Poor macro-economics threaten food security


PERSISTENT poor macro-economic challenges remain the key driver of the near-record levels of rural and urban food insecurity, a new report produced by FEWS Net shows.

The report comes hard on the heels of the recent 10-day visit by United Nations Special Rapporteur on the right to food, Hilal Elver, who concluded that Zimbabwe was facing “man-made starvation”.

According to Elver, because of hyperinflation that has reached some 490%, more than 60% of the population is now “food-insecure”, in a country once regarded as the breadbasket of Africa.

“The persisting poor macro-economic environment continues to impact livelihoods and remains a key driver to the near-record levels of rural and urban food insecurity. The high parallel market exchange rates for foreign currency still largely influence the pricing of most goods and services. This is impacting a large proportion of the population whose earnings in local currency are vastly eroded,” said FEWS NET, in its November 2019 report.

“Despite the introduction of new notes and coins for the Zimbabwean Dollar in early November, shortages of the local currency remain and have brought back long bank queues and is promoting the continued sale of local notes and coins on the black market.”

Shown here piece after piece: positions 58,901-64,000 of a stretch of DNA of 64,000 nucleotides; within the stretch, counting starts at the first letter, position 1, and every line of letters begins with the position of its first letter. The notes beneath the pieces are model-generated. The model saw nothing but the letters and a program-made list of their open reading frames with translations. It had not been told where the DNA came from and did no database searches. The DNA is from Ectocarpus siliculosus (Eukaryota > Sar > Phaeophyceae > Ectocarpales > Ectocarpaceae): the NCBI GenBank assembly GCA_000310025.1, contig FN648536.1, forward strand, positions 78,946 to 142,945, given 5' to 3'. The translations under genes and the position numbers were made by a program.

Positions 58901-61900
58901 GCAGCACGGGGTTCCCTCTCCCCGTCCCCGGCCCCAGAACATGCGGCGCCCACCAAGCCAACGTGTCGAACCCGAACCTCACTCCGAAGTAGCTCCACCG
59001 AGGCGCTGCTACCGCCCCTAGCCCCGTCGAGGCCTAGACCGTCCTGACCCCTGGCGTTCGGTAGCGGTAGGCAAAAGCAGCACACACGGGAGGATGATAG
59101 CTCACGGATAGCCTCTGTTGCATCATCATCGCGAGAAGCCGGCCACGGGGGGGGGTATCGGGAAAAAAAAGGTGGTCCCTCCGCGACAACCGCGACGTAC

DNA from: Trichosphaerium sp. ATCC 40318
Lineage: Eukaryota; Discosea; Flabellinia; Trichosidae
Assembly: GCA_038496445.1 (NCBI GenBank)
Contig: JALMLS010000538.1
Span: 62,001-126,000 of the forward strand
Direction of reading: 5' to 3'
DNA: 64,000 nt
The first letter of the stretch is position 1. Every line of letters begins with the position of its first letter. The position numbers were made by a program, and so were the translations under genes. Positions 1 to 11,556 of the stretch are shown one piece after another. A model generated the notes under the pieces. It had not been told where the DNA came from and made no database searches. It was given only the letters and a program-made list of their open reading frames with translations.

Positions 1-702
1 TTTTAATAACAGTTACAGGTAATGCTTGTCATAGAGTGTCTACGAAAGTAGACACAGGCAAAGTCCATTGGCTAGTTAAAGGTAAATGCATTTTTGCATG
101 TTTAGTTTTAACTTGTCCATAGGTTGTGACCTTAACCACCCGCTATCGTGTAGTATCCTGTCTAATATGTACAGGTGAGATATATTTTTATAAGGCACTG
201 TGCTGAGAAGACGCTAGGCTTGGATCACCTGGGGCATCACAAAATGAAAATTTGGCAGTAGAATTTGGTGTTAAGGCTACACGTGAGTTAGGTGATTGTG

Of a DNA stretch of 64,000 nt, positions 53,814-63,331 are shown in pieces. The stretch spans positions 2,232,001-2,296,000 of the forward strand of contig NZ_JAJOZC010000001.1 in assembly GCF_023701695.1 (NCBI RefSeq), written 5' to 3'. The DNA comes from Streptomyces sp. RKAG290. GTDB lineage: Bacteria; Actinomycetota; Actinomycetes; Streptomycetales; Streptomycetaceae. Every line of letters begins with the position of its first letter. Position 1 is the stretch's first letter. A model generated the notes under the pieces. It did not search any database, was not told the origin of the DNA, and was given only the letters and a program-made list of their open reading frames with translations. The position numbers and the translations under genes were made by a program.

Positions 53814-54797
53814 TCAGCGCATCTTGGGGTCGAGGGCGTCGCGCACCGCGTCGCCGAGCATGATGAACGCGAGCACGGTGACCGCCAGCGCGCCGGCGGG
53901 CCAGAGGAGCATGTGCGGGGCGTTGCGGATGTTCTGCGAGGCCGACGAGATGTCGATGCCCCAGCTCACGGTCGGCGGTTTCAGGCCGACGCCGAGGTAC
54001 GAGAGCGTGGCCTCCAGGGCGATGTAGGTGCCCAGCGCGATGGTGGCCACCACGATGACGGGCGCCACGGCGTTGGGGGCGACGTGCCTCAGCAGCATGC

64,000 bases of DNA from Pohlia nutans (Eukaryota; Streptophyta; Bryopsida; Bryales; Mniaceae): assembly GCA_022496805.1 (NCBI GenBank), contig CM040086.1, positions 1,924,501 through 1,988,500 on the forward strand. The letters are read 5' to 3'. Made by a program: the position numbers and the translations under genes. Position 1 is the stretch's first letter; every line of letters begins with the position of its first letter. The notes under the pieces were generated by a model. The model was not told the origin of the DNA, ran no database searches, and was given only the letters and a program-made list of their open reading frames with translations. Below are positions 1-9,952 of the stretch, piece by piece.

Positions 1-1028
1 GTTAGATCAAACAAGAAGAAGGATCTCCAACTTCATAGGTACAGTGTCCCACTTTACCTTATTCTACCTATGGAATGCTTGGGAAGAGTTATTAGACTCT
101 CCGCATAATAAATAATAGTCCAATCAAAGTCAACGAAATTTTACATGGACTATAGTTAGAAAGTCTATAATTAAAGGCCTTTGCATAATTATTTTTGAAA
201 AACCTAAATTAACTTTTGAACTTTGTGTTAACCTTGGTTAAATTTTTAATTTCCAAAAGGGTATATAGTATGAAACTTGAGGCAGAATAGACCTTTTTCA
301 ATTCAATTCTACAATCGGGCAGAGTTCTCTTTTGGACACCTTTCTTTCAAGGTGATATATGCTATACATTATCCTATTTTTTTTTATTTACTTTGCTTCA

FEWS NET is the food security arm of the United States Agency for International Development

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According to the FEWS NET report, some of the macro-economic challenges include local currency notes and coins that continue to be sold on the black market due to shortages, despite the introduction of new notes and coins in early November. The parallel market exchange rates for foreign currency continue to increase and influence the pricing of goods and services, thus driving hyperinflation.

“Prices remain significantly above average and continue to increase. Some goods and services are being charged in US Dollars or South African Rand despite the ban on foreign currency usage, implemented in June. Additionally, weekly fuel price increases continue to pose upward pressures on the prices of goods and services,” FEWS NET noted.

“In the 2020 national budget pronouncement in November, the government has removed the maize grain subsidy to private millers. This has already resulted in a near doubling of maize meal prices at the end of November and will likely result in shortages of maize meal on the markets as millers source for own-stocks in-country (at market prices) or through imports amidst critical foreign currency shortages.”

Following presentation of the 2020 national budget last month, President Emmerson Mnangagwa promised that government would retain grain subsidies to prevent further price shocks that were fuelling hyperinflation.

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